The look that Jesus gave Peter was also one of pain.  “Peter, you did not consider that you are hurting Me, your Lord and Master, when he denied Me to save your own self.  You have almost joined the ranks of My tormentors because you denied Me and were ashamed of Me.”

 That look of Jesus pricked Peter’s conscience and his memory.  We can imagine Peter thinking, “Oh, how sure I was of myself, how certain I was that nothing could shake me.  How frail and weak I am!  How could I deny Him who always showed me only love?  What a horrible thing I have done!”

 But, above all, Jesus’ look was a look of love.  There was no anger in His face.  Nor does the look express an icy difference, as if to say, “All right, Peter, you want it that way in spite of your warnings; so be it.  You do not know Me; you do not want Me; you are ashamed of Me.”  But not Jesus, He gave Peter the look of love.  The same the heart that pleaded for the forgiveness of His enemies; the same heart full of warm love that later accepted the dying thief on the cross; the same loving heart that had pity on His weeping mother and placed her in John’s care; the same heart overflowing with love which caused Him to leave His Father’s throne and glory in heaven to come into this world, to suffer and die for all men — that same loving heart now brought to the Savior’s face a look so full of love and tenderness that it melted Peter’s heart.

 “The Lord turned and looked on Peter.”  That look saved Peter.  It spoke of pardon and forgiveness.  It’s saved him from despairing, as Judas did.  Perhaps Peter had not seen too much wrong in his denial, but this look of the Lord exposed his sin in all its horror.  Peter was now sure than ever that Jesus was the Christ, the Son of the Living God, who was to come into the world.  A look brought Peter to the brink of the abyss of hell, and a look suddenly recalled him and saved him.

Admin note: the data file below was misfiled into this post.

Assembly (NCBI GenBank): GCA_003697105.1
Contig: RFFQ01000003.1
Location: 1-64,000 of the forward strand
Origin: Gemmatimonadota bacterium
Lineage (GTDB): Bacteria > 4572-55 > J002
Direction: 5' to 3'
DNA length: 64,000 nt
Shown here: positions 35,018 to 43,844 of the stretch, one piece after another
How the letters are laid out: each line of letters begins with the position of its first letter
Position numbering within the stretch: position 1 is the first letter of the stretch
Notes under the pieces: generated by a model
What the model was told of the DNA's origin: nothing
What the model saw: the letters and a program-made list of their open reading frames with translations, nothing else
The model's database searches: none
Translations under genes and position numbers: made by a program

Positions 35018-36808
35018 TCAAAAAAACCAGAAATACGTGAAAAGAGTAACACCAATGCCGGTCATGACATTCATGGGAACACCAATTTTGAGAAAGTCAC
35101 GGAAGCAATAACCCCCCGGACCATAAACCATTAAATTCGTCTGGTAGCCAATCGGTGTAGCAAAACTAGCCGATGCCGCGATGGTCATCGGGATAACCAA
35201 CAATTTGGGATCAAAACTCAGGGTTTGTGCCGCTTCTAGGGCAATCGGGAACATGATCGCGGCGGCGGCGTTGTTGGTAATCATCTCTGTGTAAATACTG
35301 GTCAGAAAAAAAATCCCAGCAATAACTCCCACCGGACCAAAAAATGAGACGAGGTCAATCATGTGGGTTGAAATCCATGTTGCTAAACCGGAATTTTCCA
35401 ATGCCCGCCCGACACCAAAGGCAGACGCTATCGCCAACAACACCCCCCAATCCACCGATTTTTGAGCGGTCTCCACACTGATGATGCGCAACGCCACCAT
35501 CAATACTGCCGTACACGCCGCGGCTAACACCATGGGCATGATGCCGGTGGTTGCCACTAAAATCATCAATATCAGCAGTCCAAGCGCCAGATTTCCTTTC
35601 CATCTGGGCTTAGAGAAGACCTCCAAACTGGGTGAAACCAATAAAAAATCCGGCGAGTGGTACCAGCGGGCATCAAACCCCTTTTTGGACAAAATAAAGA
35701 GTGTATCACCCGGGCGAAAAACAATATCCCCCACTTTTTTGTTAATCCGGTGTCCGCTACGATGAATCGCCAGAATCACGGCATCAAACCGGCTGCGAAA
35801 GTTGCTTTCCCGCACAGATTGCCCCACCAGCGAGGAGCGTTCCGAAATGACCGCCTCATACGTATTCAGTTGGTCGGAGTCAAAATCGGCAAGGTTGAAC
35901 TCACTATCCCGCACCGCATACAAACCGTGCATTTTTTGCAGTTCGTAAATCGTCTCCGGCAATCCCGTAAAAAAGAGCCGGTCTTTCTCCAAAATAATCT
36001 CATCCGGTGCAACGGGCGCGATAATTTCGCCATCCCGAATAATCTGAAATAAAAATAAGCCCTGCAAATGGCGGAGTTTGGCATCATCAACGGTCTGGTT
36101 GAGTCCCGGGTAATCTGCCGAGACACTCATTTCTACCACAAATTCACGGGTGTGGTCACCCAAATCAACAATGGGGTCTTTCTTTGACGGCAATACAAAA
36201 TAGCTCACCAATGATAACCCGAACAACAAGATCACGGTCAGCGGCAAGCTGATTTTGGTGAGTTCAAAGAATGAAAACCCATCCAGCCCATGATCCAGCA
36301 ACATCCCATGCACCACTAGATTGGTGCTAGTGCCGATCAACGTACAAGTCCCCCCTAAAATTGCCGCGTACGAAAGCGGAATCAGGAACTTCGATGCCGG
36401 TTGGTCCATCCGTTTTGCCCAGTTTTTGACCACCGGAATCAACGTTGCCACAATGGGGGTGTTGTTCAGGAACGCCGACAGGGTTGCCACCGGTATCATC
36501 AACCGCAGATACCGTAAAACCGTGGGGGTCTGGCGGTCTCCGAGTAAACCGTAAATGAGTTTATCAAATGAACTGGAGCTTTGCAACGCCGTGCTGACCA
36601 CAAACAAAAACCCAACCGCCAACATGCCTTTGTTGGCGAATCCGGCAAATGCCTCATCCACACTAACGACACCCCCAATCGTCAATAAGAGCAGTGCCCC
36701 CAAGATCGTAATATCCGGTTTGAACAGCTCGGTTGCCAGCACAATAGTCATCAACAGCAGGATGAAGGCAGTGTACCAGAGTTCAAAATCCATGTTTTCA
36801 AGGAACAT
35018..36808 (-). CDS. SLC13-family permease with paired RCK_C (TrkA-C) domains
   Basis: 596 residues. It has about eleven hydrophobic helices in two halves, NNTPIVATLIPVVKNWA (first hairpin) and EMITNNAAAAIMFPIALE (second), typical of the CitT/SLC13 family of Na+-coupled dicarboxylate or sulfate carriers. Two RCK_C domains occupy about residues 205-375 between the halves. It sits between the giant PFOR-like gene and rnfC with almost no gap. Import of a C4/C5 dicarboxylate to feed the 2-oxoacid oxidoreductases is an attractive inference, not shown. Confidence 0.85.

“And Peter went out and wept bitterly.”  Tears alone can never wash away our sins.  We sing, “Could my tears forever flow, All for sin could not atone.”  But tears shed in true repentance and sorrow over sin, in the knowledge that the love and compassion of Christ alone washes away all sin — such tears always find real forgiveness, even forgiveness of a denial.  Although Peter’s sin must have cut him to the quick every time he thought about it, that look of love from the Savior sustained him and kept him from despair.

 Jesus continued to show His love for Peter after the Resurrection.  “Go tell the disciples and Peter,” were His instructions to the women on Easter morning.  It was as though He were saying, “Peter, see, I still love you.  I meant that look of love which I gave you any hour of denial.”  When Peter sank on the water, Jesus gave him a helping hand; when Peter sank by a look of contempt, Jesus gave him a helping look of love.  That look of love is still more remarkable when we consider that it took place while Jesus was being tried, marked, spit on, buffeted, condemned, and about to be crucified and to suffer the torments of the damned in hell for the sins of the world.  Such love for a fallen sinner is far beyond our comprehension.  But if it was Jesus’ love for poor sinners which caused Him to come into the world to redeem us, than the love He showed to Peter seems a little more understandable.